Looking forward to your new, informative posts.
ChrisFebruary 3, 2014 at 10:44 pm #14955
Thanks, Chris. It’s a pleasure meeting you here online! I wish I had the aptitude for languages like you! I took a couple years of Latin, one semester Old Norse, and I learned Old English on my own. My preferences for ancient languages meshes with my preference for ancient/medieval history. But modern languages require faster processing speed, and mouth/tongue ‘dexterity’, and I find that very difficult for me.
I don’t know much formally about psychology, but it sure is an important field. However, in medicine, psychiatry is rarely respected among ‘normal’ doctors. (Most doctors (most people) are highly biased.) I always found psychiatrists to be the most agreeable to me, and surgeons the least.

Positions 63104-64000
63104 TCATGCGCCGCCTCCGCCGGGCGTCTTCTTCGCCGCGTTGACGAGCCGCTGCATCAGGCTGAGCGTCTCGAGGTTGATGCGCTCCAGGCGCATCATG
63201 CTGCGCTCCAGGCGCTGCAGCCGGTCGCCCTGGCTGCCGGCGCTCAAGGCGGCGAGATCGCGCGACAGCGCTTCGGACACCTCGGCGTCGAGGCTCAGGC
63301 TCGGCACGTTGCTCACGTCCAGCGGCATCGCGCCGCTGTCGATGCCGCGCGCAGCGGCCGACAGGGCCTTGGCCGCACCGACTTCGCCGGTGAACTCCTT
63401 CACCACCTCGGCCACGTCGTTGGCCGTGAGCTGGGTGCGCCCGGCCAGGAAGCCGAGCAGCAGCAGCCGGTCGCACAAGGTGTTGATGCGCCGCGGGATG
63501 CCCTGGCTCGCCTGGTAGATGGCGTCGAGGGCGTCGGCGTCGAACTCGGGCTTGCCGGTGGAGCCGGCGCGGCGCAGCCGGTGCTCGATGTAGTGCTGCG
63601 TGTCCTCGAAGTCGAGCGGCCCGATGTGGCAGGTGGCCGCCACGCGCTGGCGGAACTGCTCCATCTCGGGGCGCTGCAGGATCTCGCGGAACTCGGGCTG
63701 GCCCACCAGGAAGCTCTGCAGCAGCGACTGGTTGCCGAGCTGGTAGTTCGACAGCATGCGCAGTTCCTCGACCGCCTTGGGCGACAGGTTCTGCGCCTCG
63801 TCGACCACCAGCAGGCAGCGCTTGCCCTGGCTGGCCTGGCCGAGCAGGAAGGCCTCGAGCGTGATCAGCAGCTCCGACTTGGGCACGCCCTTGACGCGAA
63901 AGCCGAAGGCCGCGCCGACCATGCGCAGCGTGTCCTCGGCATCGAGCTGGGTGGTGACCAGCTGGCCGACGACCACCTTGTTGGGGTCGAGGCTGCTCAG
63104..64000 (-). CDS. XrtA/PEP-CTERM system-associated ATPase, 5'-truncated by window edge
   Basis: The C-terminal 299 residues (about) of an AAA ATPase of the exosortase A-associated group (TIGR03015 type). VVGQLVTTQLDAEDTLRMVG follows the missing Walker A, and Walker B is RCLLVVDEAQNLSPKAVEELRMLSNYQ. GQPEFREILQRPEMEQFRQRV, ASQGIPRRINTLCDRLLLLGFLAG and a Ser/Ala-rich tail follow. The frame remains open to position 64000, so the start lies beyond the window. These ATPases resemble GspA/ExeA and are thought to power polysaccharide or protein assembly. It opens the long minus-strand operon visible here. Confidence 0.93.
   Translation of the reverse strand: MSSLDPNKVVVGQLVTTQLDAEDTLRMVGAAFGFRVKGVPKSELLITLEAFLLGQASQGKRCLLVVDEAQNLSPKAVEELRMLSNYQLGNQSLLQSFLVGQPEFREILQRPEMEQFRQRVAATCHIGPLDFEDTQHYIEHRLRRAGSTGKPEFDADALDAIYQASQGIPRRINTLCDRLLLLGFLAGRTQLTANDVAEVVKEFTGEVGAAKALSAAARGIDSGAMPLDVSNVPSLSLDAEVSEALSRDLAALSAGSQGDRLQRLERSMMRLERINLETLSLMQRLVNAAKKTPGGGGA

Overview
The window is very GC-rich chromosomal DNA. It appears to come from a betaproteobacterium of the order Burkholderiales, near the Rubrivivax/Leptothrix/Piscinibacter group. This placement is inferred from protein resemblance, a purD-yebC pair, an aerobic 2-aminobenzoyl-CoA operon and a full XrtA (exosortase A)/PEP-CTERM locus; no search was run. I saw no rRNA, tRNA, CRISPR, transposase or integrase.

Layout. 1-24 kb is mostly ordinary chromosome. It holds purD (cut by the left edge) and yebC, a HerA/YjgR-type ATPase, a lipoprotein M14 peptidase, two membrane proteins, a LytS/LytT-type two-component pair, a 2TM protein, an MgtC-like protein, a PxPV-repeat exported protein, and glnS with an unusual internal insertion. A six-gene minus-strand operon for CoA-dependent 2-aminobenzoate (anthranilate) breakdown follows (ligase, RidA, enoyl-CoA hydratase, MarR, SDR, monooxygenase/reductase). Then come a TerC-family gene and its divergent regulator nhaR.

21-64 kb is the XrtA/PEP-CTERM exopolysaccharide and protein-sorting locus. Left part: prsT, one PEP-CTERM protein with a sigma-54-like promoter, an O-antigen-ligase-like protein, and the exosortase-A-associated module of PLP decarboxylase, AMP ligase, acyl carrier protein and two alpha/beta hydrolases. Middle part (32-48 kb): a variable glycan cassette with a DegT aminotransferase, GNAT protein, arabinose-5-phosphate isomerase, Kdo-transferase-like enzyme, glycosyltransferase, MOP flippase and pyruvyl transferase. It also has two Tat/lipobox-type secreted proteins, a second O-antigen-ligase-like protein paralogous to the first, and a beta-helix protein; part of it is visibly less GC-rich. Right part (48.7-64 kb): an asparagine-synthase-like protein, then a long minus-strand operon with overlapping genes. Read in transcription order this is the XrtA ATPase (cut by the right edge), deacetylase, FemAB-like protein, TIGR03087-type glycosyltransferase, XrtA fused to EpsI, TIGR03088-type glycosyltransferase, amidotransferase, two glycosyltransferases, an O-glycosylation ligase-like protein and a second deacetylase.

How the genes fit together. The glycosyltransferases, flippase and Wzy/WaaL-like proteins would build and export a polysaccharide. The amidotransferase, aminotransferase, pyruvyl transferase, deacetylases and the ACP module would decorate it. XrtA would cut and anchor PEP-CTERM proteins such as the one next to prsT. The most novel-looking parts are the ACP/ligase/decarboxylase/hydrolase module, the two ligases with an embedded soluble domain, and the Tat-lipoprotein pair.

Ave atque vale!
-JFebruary 4, 2014 at 11:31 am #14965
I always wanted to learn Old English, but never got around to it with the exception of attempting to read Beowulf in its original. One of the ‘nerdiest’ languages I learned was Elvish (Quenya to be exact), and I occasionally browse through my resources on that; my current studies are preventing me from spending too much time on it though – which is probably not a bad thing.
Anyway, I do agree with what you said about pyshciatrists and surgeons. On the one hand, IN GENERAL psychiatrists tend to be more personable, while surgery seems so removed from the individual. Of course, in the medical field it is apparently ‘best’ to not become too invested in the patient, or so I’m told, but that just isn’t my natural inclination. I’d rather try to get to know my patients as well as I can, because that sort of relationship seems most meaningful and therapeutic, in my opinion.